analysis released by the Federal Reserve Bank of New York last week. A separate study by the bank found that surveyed borrowers reported a 16 percent chance of quickly missing a payment if the moratorium ended.
Mr. Nelson, a 32-year-old bank operations associate in Minneapolis, said the pause had freed up $120 a month for home repairs and other expenses.
recent Morning Consult poll found that more than 60 percent of registered voters were in favor of some level of student debt cancellation. But despite Mr. Biden’s campaign promise, his advisers have been divided, three people with knowledge of the discussions said.
Some view debt cancellation as relief for critical constituencies, said the people, who spoke on the condition of anonymity because they were not authorized to speak publicly. Others oppose it as bad policy or because they fear the economic effects of putting more money in consumers’ pockets when inflation is soaring.
But the pressure on Mr. Biden to act has only grown.
Senator Elizabeth Warren of Massachusetts, whose pledge to cancel up to $50,000 per borrower was a centerpiece of her 2020 presidential primary bid, and Senator Chuck Schumer of New York, the majority leader, led more than 90 congressional Democrats in sending Mr. Biden a letter last month asking him to “provide meaningful student debt cancellation.”
voting rights protections and Mr. Biden’s Build Back Better agenda, as reason for the president to take matters into his own hands.
The New Georgia Project, a group focusing on voter registration founded by the gubernatorial candidate Stacey Abrams, has cast debt relief as an action that would serve Mr. Biden’s pledge to put racial equity at the forefront of his presidency.
“Much of your administration’s legislative priorities have been stymied by obstructionist legislators,” the group wrote in a joint letter with the advocacy group the Debt Collective that was reviewed by The New York Times. “Student debt cancellation is a popular campaign promise that you, President Biden, have the executive power to deliver on your own.”
announcing the latest pause extension last month, Mr. Biden’s press secretary, Jen Psaki, said he “hasn’t ruled out” the idea.
But Mr. Biden’s power to act unilaterally remains an open legal question.
Last April, at Mr. Biden’s request, the Education Department’s acting general counsel wrote an analysis of the legality of canceling debt via executive action. The analysis has not been released; a version provided in response to public records requests was fully redacted.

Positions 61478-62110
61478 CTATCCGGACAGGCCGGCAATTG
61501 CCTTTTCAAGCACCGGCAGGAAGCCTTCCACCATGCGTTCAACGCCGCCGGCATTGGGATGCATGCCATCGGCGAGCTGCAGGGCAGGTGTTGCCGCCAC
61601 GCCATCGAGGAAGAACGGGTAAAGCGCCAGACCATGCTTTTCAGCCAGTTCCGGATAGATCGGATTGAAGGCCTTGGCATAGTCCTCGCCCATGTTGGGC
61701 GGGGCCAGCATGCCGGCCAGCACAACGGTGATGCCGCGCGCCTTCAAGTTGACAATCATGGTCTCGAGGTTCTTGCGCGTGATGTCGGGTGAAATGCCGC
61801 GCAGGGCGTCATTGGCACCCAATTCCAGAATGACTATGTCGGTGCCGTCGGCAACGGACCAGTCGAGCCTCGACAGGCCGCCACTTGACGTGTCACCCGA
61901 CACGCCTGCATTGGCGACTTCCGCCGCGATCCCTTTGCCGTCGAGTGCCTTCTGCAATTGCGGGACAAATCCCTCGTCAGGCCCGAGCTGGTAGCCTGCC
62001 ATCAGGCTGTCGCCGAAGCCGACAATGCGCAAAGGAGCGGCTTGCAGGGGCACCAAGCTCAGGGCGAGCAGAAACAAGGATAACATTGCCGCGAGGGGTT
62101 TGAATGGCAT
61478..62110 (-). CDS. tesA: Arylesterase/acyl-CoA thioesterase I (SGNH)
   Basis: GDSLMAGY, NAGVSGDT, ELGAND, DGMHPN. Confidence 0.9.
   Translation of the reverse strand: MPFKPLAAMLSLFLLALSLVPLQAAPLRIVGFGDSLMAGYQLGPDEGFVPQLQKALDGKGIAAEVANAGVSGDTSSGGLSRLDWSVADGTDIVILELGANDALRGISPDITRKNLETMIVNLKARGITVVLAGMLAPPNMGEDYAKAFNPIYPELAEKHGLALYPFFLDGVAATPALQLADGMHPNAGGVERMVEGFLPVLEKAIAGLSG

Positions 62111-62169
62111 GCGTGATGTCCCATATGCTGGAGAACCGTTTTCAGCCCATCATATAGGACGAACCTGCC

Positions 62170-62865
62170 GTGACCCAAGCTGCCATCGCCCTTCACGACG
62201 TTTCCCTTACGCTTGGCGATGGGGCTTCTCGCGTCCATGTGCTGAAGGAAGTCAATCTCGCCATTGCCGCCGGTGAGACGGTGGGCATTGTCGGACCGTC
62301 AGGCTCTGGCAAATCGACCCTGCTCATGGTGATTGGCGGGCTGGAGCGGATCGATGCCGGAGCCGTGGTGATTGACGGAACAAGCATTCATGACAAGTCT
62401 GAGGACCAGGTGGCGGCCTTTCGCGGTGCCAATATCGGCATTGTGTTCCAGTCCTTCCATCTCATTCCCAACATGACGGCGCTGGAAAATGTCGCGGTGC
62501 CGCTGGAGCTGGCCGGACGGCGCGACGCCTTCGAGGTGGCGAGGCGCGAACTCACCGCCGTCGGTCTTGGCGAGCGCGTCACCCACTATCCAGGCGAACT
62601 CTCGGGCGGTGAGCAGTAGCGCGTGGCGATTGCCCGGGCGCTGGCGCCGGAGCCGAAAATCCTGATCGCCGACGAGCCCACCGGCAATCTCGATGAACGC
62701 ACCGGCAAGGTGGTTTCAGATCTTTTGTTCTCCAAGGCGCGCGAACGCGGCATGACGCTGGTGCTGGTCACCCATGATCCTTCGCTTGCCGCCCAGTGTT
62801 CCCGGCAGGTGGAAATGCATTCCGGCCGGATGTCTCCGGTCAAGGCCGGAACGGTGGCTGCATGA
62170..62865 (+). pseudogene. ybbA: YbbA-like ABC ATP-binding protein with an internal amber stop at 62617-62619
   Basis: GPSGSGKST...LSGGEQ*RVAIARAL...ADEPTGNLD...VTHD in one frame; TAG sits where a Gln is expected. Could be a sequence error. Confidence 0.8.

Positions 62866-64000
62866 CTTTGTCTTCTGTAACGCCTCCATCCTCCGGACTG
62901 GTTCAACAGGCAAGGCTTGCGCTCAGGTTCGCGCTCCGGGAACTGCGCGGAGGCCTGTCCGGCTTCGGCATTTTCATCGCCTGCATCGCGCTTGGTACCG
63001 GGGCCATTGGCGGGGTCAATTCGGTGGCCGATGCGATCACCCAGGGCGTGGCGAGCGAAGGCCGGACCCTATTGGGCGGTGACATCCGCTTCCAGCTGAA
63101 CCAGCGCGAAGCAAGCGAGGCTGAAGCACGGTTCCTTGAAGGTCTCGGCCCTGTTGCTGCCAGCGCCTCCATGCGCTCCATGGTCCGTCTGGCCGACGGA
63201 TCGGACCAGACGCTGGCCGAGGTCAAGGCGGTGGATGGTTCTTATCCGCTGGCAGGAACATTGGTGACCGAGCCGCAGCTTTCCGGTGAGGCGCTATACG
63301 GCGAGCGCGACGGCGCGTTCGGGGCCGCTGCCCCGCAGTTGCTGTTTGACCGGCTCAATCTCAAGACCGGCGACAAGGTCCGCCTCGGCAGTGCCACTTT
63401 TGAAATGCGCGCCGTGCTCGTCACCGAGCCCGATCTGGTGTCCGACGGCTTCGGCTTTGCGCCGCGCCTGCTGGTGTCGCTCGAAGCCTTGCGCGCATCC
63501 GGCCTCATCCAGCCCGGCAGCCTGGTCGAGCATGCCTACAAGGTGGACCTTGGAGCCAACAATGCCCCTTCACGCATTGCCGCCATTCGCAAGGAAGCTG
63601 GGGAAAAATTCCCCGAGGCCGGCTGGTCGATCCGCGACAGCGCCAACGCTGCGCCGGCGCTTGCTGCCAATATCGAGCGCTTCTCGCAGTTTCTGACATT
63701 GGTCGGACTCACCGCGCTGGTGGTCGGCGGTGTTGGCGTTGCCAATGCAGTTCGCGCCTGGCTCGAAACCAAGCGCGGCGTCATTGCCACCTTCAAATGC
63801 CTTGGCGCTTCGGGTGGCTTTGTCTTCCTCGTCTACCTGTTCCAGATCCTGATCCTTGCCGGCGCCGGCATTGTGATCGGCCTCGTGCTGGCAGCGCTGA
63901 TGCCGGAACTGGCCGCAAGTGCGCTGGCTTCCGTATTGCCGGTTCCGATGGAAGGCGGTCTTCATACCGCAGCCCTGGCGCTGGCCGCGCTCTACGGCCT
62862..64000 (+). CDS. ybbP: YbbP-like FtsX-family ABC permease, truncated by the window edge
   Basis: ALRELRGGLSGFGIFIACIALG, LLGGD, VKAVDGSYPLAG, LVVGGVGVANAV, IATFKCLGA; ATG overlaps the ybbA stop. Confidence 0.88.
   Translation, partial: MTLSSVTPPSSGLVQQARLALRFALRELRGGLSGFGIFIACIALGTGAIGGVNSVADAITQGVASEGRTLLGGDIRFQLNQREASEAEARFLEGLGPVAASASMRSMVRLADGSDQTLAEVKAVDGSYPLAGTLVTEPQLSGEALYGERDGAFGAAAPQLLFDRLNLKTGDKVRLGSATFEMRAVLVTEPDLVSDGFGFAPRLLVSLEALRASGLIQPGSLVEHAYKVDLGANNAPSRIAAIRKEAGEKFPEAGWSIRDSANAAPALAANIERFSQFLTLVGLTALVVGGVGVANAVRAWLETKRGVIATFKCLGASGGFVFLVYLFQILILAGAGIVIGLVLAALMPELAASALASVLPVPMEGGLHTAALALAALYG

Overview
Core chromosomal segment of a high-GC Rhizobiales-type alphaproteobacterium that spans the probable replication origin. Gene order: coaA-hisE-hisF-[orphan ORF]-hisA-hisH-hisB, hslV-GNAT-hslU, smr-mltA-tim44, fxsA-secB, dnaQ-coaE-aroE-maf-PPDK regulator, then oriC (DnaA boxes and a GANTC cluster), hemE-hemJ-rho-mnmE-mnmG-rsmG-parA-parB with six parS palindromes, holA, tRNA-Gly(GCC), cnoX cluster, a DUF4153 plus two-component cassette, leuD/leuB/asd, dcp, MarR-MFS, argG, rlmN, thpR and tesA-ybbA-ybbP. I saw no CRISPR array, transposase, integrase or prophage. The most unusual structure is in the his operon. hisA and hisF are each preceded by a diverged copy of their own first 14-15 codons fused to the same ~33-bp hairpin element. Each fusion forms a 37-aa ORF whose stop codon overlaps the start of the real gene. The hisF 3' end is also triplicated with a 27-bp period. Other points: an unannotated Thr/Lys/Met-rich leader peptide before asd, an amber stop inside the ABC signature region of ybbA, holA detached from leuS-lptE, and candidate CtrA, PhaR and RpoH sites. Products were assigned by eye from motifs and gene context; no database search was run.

Proponents of forgiveness say the education secretary has broad powers to modify or cancel debt, which both the Trump and Biden administrations have leaned on to carry out the payment freeze that started in March 2020.
Legal challenges would be likely, although who would have standing is unclear. A Virginia Law Review article this month argued that the answer might be no one: States, for example, have little say in the operation of a federal loan system.
scathing criticism from government auditors and watchdogs, with even basic functions sometimes breaking down.
Some problems are being addressed. The Biden administration has wiped out $17 billion in debt for 725,000 borrowers by expanding and streamlining forgiveness programs for public servants and those who were defrauded by their schools, among others. Last week, it offered millions of borrowers added credit toward forgiveness because of previous payment-counting problems.
But there’s much still to do. The Education Department was deluged by applicants after it expanded eligibility for millions of public servants. And settlement talks in a class-action suit by nearly 200,000 borrowers who say they were defrauded by their schools recently broke down, setting up a trial this summer.
will be restored to good standing.
Canceling debt could make addressing all this easier, advocates say. Forgiving $10,000 per borrower would wipe out the debts of 10 million or more people, according to different analyses, which would free up resources to deal with structural flaws, proponents argue.
“We’ve known for years that the system is broken,” said Sarah Sattelmeyer, a higher-education project director at New America, a think tank. “Having an opportunity, during this timeout, to start fixing some of those major issues feels like a place where the Education Department should be focusing its attention.”
Voters like Ashleigh A. Mosley will be watching. Ms. Mosley, 21, a political science major at Albany State University in Georgia, said she had been swayed to vote for Mr. Biden because of his support for debt cancellation.
Ms. Mosley, who also attended Alabama A&M University, has already borrowed $52,000 and expects her balance to grow to $100,000 by the time she graduates. The debt already hangs over her head.
“I don’t think I’m going to even have enough money to start a family or buy a house because of the loans,” she said. “It’s just not designed for us to win.”
It was a union organizing campaign that few expected to have a chance. A handful of employees at Amazon’s massive warehouse on Staten Island, operating without support from national labor organizations, took on one of the most powerful companies in the world.
And, somehow, they won.
Workers at the facility voted by a wide margin to form a union, according to results released on Friday, in one of the biggest victories for organized labor in a generation.